Victim impact statements – no place in a democracy except for rehabilitation

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August 11, 2014 by Paul Goldsmith


There is a reason that victims are not allowed to be the judge or the jury. Take me for instance, I’ve done jury service. We all had a gut feeling the accused had committed the crime, yet when we looked at the case from a legal standpoint, it simply hadn’t been proven beyond reasonable doubt that he was guilty. The law is meant to be dispassionate. This is why if I am a victim I should play no part in the legal process. If someone hurt one of my children, they would be praying for hell to come and take them before I had wreaked my vengeance on them. Which is why I should have nothing to do with it. This is also why the influence and place of the “victim impact statement” needs to be more clearly expressed.

There are people who believe that they can really have an effect on the length of sentence or chances of parole of someone convicted of a crime against them or a family member. This was thoroughly out to bed this week by the comments of Graham White, a judge at the parole hearing of the killers of Colin McGinty, who had been stabbed to death in case of mistaken identity a decade ago. The victim’s parents had read out a statement talking of the “life-sentence of heartache and pain” they had endured since seeing their son die in hospital that night. They had done this over video link, and, thinking the video link was turned off, a White turned to a colleague and said how awful he felt for the family. “They make these statements thinking that they make a difference. But they make no difference. Somebody should tell them.” Judge White was made to apologise to the McGintys for this, and the Parole Board will be launching some sort of inquiry, but he was right; victim impact statements need to be seen for what they are.

When the victim impact statement was brought in by Tony Blair it was suggested that the government wanted judges to “consider” the statement when making decisions. In fact, what should be happening is that judges need to put emotions aside and make the right decision, remembering that we are all equal before the law.

Emotional these statements have been too. At first, many newspapers would reprint them in full. They were often heart-wrenching, with families and/or the actual victim opening their wounds and pouring out their feelings about what happened when the crime was committed and what has happened since. But then people began to wonder if they really did have the power to make a difference. If a family contained someone with particular writing skill (such as a journalist), they really could affect the outcome. People started to wonder if the more eloquent could actually extract better justice. But then people began to wonder what happened if the person who died or was attacked was not so popular or loved. Would a criminal do better to attack a recent immigrant who knew no-one here, or an autistic man? Of course they wouldn’t, because we are all equal under the law. So if the victim impact statement really did make a difference, something could be terribly wrong with us as a western democracy.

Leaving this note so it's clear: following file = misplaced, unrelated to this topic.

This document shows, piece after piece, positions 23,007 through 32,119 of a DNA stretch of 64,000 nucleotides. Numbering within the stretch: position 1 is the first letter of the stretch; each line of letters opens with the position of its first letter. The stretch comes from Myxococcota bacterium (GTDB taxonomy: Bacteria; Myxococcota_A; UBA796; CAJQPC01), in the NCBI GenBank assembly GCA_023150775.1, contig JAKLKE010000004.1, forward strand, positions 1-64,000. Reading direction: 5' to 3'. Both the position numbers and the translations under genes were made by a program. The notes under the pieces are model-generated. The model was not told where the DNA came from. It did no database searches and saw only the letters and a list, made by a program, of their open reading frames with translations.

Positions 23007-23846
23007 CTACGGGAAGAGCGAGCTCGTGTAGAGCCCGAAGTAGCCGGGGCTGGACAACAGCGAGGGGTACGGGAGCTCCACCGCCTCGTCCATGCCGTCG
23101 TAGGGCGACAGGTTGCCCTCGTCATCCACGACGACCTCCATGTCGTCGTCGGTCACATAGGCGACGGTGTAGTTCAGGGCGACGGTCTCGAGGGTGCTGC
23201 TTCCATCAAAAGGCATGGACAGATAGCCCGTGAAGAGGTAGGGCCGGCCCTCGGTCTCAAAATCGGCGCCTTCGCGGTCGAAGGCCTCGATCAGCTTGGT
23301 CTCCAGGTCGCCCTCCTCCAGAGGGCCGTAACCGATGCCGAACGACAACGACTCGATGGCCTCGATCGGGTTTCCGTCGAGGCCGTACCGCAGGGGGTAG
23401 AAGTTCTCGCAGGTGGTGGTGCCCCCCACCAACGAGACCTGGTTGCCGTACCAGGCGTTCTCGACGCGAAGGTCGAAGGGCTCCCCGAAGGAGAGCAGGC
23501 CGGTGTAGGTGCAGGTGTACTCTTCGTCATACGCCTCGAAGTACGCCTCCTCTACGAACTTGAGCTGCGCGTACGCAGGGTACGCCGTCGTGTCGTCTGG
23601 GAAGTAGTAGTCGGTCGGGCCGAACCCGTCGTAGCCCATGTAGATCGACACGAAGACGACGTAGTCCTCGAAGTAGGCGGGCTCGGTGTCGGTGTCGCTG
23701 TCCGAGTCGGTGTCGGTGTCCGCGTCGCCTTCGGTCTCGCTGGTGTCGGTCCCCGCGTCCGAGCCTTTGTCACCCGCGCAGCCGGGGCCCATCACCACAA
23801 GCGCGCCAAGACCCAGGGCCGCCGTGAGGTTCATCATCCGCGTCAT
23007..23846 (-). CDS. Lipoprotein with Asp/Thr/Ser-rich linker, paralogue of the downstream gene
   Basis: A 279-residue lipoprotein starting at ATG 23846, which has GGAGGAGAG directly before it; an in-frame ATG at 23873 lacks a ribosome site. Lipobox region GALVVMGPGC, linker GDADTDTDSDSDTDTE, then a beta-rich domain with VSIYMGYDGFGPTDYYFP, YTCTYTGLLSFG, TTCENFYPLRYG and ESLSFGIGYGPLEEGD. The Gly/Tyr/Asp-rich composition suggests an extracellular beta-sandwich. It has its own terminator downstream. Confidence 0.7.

Yet I am not suggesting in any way that the victim impact statement should be discontinued. Its therapeutic value should never be underestimated. To be able to tell the person who hurt you or your family how what they did made you feel is an important and valuable opportunity that night make a difference to your ability to recover but also to their ability to rehabilitate themselves. Many criminals forget that they are attacking real human beings, and how much their actions can affect others. But we should stop pretending that it does much more. Furthermore, if it does do more, then I would worry about our rule of law.

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